Carrie Gaffney is the managing editor of The Educational Forum. She spent 12 years as a secondary English teacher and is still active in The National Writing Project and Second Story, an Indianapolis-based nonprofit devoted to bringing creativity to underserved schools.
It’s National Poetry Month! Teachers, are you busily celebrating this ancient and loved form of communication? Or are you (like me when I was teaching) busily doing anything and everything else because you hate teaching poetry?
Okay, hate is actually a strong word to describe how I felt about teaching poetry. Maybe “fear” is a better descriptor.
Poetry is difficult…difficult to read and difficult to teach. There are too many possible meanings in the reading, and too many clichés in the writing. As a teacher, I worried about exposing my students to poems that went deeper than Shel Silverstein and about encouraging them to extend beyond lone wolf or shining star metaphors.
It took a lot of trial and error, but I eventually put together poetry units that worked for both my students and me.
Here’s a partial list of what I did:
1) I threw away the textbook. Okay, not really. But I did forgo using it through the unit. The poems in the textbook were classics like “The Road Not Taken,” but, ultimately, I felt like the kids would be more open to multiple interpretations if they read work that wasn’t easily interpreted through the internet or the questions at the end of the selection. Together, we scoured www.poetryfoundation.org and http://writersalmanac.publicradio.org/, among others, to sort through more modern and esoteric works by lesser-known authors.
2) I allowed all justifiable viewpoints. Let’s say, for instance, one oooey-gooey eighth grader thought a poem was about love, while the kid with anger management issues thought the same poem was about being misunderstood. This divergence in interpretation stems from life experience and outlook and is based on what’s called “reception theory.” At that point, I allowed each learner to delve as deeply into the text as possible to support the individual theory. What I found was that when the kids realized that this dense form of communication could have multiple themes, their desire to read closely increased a lot.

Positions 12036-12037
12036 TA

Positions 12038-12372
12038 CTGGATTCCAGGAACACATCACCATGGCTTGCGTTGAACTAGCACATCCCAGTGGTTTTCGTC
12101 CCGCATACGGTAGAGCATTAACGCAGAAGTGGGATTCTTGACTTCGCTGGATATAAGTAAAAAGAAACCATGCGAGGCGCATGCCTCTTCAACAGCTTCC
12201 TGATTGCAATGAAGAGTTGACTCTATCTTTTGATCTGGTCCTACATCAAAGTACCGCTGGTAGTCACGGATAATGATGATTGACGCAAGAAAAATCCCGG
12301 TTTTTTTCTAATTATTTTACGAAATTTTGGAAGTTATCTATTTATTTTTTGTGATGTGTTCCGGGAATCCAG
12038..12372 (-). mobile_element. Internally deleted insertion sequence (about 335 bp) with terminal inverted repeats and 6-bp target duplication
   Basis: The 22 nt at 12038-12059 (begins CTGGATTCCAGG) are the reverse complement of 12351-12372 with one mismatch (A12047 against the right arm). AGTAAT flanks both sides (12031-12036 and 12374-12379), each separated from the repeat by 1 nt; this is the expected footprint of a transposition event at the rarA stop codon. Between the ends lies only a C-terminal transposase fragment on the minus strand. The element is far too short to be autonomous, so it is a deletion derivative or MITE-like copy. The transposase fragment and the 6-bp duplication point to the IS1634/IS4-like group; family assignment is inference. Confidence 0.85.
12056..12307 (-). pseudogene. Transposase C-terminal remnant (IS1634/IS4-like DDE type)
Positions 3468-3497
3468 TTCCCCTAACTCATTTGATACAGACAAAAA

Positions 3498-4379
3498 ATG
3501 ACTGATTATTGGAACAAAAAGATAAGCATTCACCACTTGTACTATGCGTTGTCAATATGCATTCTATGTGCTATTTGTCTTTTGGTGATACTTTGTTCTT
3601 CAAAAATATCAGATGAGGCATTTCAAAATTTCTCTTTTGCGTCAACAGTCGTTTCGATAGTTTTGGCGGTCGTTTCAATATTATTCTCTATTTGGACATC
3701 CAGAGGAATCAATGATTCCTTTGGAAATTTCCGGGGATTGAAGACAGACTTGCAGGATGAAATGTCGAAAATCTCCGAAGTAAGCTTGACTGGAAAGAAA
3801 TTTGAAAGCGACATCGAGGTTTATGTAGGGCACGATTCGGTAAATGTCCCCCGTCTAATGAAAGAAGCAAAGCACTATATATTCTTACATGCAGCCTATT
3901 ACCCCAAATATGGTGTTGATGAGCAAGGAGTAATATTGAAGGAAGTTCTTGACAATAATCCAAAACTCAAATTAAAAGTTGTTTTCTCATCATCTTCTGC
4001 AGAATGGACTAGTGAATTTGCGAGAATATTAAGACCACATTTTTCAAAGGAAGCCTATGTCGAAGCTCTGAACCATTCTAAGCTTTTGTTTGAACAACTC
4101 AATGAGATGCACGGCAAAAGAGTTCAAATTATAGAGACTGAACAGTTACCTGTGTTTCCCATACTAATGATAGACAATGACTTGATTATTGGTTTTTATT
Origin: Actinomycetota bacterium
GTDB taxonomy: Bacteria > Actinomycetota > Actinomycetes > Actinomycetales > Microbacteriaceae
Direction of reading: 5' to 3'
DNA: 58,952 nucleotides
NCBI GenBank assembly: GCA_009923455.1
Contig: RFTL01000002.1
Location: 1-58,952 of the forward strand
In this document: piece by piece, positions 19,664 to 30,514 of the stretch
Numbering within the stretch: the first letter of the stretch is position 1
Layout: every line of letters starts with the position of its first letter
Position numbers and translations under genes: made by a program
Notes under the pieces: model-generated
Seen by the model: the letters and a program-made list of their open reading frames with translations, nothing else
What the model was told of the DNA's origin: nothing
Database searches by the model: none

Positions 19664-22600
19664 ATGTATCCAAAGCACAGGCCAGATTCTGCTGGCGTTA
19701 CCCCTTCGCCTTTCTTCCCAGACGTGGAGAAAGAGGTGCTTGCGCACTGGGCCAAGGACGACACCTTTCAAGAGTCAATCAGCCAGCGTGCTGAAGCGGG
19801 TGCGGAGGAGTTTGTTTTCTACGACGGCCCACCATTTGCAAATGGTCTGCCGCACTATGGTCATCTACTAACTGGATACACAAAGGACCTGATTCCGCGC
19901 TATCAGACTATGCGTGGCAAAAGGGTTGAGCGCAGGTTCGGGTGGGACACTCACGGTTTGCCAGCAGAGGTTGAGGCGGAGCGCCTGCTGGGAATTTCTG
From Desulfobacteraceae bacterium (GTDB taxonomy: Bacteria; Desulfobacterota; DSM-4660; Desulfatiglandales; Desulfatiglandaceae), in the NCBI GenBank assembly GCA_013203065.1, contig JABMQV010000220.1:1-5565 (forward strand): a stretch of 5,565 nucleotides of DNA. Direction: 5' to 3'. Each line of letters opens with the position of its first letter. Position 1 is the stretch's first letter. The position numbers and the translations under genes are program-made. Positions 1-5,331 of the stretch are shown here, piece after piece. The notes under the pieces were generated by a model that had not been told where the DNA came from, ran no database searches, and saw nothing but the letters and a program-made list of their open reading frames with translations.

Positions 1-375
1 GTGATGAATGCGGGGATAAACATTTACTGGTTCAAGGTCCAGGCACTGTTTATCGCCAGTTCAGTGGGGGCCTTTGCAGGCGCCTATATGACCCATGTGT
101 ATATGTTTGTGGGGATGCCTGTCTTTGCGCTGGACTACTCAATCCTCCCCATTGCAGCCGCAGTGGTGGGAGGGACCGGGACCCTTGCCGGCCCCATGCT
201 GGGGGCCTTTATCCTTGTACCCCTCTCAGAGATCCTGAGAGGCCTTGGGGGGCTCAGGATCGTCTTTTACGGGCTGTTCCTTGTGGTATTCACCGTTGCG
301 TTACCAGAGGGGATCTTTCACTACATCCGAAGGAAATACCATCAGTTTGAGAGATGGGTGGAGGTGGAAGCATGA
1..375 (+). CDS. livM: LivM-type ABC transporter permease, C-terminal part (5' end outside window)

3) I made them write poems. Lots and Lots of poems. We wrote sonnets, free verse, haiku, ghazal, narrative, and many other forms of poetry. I really wanted my students to understand poetry’s versatility, and to do so, we had make some connections about what we read and what we wrote. And then we had to write. A lot.
4) When it was time to revise, I brought in an expert. As a teacher, I subscribe to the Roald Dahl philosophy that “Good writing is rewriting.” But paring down poetry, which is elusive anyway, was hard. To get my students really thinking about what it meant to revise a poem, I asked a friend of mine (who happens to be a poet) to send me two drafts of something she had published. We read the earlier draft and revision, discussing as a class what we noticed that shifted between the drafts, and then we wrote her some questions to ask about her process. Her responses were incredible and really got my students to think about the function of the poems they had drafted.
By the end of the unit, the students had produced enough work for an amazing public reading. In addition to being proud of the efforts they’d made to write, I was thrilled by the depth and sensitivity they expressed in their poems.
So tell me teachers: how are you celebrating?